The intrinsic muscles of the eye control two important functions:
- the size of the pupil: iris muscles (Iris Sphincter Muscle and Iris Dilator Muscle)
- the shape of the lens: Ciliary Muscle
Size of the pupil
Circular and radial muscles of the iris, named Iris Sphincter Muscle and Iris Dilator Muscle respectively, control how much light enters the eye.
- Outer iris smooth muscle, the Iris Dilator Muscle muscle, expresses alpha-1 adrenergic receptors, cause mydriasis when they contract, and are controlled by sympathetic fibers.
- The inner Iris Sphincter Muscle muscle is innervated by the parasympathetic division, express Acetylcholine muscarinic M3 receptors, and cause miosis when they contract.
Effect of light on the pupil:
- Parasympathetic activation by bright light causes constriction (Miosis)
- Sympathetic activation in response to dim light causes dilation (Mydriasis)
- An increase of light in one retina results in constriction of its pupil (direct light response); it also causes identical constriction in the other eye (consensual light response)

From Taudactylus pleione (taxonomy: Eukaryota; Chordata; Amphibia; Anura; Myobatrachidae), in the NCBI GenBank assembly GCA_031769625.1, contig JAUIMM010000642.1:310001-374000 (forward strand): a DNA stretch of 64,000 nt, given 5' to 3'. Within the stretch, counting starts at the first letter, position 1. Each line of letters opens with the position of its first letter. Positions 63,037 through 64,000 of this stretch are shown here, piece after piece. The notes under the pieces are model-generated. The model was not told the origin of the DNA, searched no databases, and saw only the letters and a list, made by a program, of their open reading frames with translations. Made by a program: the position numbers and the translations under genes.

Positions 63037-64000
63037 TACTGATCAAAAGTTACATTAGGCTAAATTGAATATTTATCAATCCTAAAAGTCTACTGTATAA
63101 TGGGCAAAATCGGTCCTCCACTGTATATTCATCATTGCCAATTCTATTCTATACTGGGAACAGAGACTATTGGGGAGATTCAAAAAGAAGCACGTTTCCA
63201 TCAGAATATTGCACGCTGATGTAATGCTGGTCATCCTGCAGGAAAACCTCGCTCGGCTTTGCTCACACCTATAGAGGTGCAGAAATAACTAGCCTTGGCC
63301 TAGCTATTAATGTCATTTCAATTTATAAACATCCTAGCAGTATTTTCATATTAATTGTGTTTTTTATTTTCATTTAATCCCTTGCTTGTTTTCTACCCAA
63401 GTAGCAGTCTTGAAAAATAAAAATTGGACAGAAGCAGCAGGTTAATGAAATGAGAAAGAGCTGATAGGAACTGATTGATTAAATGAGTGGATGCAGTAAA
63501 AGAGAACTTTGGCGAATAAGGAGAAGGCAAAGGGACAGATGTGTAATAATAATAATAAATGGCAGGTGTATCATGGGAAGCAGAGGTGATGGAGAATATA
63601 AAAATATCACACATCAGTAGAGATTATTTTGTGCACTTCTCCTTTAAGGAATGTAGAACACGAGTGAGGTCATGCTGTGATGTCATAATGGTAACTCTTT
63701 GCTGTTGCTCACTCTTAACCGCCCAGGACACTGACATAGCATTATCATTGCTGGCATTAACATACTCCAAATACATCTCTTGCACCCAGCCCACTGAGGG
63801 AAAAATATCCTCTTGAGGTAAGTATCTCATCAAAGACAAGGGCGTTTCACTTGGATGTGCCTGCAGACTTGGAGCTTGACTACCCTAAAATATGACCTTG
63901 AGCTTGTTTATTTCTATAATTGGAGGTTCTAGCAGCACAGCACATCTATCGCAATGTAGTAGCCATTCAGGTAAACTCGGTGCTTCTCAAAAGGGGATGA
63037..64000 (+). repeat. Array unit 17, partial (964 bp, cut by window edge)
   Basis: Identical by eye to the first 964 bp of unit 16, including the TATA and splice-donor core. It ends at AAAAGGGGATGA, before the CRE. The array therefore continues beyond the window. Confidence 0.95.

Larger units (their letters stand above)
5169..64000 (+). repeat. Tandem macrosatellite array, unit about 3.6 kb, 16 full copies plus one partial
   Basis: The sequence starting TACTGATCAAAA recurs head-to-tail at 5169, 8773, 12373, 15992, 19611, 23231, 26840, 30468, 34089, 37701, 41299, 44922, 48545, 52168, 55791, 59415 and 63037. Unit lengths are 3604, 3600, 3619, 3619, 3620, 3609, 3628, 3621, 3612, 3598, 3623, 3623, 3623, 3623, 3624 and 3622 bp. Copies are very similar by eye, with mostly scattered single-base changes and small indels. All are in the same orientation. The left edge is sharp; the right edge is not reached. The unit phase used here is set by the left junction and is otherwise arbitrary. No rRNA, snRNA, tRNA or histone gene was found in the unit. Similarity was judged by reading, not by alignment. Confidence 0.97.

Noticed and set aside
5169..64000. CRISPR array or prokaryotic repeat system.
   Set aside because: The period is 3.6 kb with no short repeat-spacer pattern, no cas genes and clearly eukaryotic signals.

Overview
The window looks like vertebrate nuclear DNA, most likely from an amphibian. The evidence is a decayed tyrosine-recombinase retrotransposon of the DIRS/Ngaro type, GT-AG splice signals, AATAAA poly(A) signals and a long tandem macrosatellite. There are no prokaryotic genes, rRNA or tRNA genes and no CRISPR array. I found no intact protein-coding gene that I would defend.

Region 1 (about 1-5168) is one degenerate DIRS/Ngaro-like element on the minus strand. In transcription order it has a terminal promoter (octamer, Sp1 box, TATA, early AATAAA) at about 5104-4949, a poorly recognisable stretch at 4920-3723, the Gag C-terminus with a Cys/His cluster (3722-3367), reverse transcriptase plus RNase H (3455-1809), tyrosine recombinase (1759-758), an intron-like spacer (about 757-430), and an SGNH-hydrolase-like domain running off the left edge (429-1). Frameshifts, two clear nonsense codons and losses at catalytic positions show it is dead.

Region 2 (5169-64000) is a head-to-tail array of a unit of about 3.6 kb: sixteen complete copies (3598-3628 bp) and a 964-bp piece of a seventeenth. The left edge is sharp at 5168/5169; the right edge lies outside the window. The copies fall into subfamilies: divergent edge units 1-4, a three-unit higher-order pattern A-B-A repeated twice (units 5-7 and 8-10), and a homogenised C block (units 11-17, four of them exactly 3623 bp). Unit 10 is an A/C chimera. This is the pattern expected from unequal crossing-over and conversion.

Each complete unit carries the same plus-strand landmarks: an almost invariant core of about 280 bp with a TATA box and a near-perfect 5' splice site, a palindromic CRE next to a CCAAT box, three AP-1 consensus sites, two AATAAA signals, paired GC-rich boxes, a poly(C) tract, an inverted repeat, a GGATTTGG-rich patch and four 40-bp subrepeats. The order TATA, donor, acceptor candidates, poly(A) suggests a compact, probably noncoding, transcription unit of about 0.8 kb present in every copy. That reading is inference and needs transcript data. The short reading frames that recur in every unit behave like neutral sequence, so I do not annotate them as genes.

- This response not only regulates the total amount of light that enters the eye, but affects the quality of the retinal image (as in photography the size of the diaphragm regulates the depth of field)
Shape of the lens
The function of the lens is to focus an image on the retina. Depending on whether light rays are coming from an object seen up close (more bending of light required) or far away (less bending required), the lens changes shape to allow for this clear focus. The lens of the eye is an elastic biconvex structure made of crystalline protein.
The lens in a more spherical shape (more convex) will cause more bending of light and the lens in a more flattened state (less convex) will cause less bending of light.
The Ciliary Muscle of the eye control the shape of the lens-relaxation of the ciliary muscles will cause more tension in the suspensory ligaments to cause the lens to be more flat. Contraction of the ciliary muscles will release the tension on suspensory ligaments allowing the lens to return to its resting spherical shape.
Ciliary muscles are innervated by both parasympathetic and sympathetic fibers. Activation of beta 2 receptors expressed on ciliary muscles cause relaxation for far vision, while muscarinic receptors mediate contraction for near vision.